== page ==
City looks to boost Olympic condo sales
VANCOUVER -- Lower prices, bulk sales and other incentives are being considered to attract buyers to the financially troubled Olympic Village.
Vancouver City council held a confidential meeting earlier this week to consider options that could encourage sales of the Southeast False Creek development, which was the site of the athletes' village for the Vancouver 2010 Winter Games. The council has some control over how the residential development is sold because the developer, Millennium Developments, still owes city taxpayers more than $700 million.
At the same time the marketer for the project confirmed it will launch a fall sales campaign in mid-October with buyer incentives.
Faced with a difficult economy, a flat real estate market, comparatively high condo prices and the new Harmonized Sales Tax, Millennium Developments has had considerable difficulty in attracting buyers following the close of the Games.
So far 254 of units have been sold, largely before the Olympics. But another 483 remain unsold. Unit prices range from about $600,000 for a small 600-square foot condo with no view to about $10 million for a top-of-the-line skyline apartment.
Millennium made a scheduled payment of just under $200 million to the city earlier this month and has to meet another deadline in January. But before that can happen, it has to create sales and cash flow in what city councillors are being told is an extremely difficult economy.
In Tuesday's in camera meeting, councillors were briefed by City Manager Penny Ballem, senior staff and external lawyers and accountants hired to monitor the city's financial position in the development.
But there is no plan to call the outstanding balance of the city's loan to Millennium and the developer remains the owner of the project, Ballem told The Vancouver Sun Thursday.
She would not talk about the specifics of the confidential meeting. However, she specifically denied a rumour that Millennium had defaulted on a payment and instead said most of the pre-sales of units have now been completed.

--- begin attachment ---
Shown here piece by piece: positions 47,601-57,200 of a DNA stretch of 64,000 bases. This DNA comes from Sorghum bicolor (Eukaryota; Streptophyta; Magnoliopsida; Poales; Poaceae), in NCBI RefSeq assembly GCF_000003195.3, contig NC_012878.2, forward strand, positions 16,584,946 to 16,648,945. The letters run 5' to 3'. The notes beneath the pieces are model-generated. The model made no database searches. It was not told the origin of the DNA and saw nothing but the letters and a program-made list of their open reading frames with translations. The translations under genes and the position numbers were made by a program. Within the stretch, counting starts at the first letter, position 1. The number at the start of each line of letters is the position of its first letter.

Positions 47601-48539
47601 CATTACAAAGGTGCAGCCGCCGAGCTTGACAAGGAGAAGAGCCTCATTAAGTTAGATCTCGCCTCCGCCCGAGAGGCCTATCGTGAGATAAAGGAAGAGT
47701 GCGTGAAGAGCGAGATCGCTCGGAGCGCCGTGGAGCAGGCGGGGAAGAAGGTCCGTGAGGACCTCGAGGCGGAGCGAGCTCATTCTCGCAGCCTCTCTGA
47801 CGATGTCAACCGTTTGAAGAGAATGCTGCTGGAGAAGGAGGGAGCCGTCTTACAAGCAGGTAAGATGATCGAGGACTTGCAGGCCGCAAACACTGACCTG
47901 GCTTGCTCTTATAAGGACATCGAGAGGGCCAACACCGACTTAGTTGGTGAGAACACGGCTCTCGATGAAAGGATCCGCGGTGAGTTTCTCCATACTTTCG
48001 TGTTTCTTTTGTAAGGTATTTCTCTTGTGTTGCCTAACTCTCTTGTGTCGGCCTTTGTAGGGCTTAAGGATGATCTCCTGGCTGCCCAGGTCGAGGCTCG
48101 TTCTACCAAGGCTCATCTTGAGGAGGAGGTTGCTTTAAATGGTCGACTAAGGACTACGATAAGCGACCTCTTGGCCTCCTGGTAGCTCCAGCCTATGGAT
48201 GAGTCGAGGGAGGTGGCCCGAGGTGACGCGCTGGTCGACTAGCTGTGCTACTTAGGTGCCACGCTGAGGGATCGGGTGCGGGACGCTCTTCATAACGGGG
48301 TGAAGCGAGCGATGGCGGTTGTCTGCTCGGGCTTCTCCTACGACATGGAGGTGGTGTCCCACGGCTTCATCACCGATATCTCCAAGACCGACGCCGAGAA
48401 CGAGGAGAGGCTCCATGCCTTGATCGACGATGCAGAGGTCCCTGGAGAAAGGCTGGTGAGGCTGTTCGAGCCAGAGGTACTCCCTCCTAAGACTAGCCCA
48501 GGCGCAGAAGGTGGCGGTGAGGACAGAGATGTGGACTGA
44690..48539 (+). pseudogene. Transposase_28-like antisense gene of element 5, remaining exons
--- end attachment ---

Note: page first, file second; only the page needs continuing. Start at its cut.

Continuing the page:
"Millennium is certainly not in default of any $200 million. But as you know, sales are slow and we have actually done a great job in this environment with the pre-sales that have closed. We're working with Millennium every day to optimize what will happen at the village. I don't think there is any mystery about it, it is a very difficult real estate and economic environment and there is not any developer in town who is enjoying a breakthrough season."
Lesli Boldt, a spokeswoman for Millennium and Bob Rennie Marketing Systems, said the two companies had planned to begin a new sales campaign in late September but postponed it to next month. She didn't know why it was delayed.
"They are putting together a fall sales program that will include incentives to try and move these units," Boldt said. "I can't tell you what those incentives are, but they are significant."
The city became the lender for the Olympic Village in 2009 after it bought out New York hedge fund Fortress Credit Corp., the prime lender. The previous city council had given Fortress a controversial blanket guarantee for a $683 million loan. But the project ran into trouble because of a hot construction market and Fortress stopped advancing money to Millennium. In order to finish the village on time for the Olympics, the city bought out the hedge fund and bumped up the loan to more than $750 million. Including the land, which was sold by the city to the developer, Vancouver's exposure in the project topped nearly $1 billion.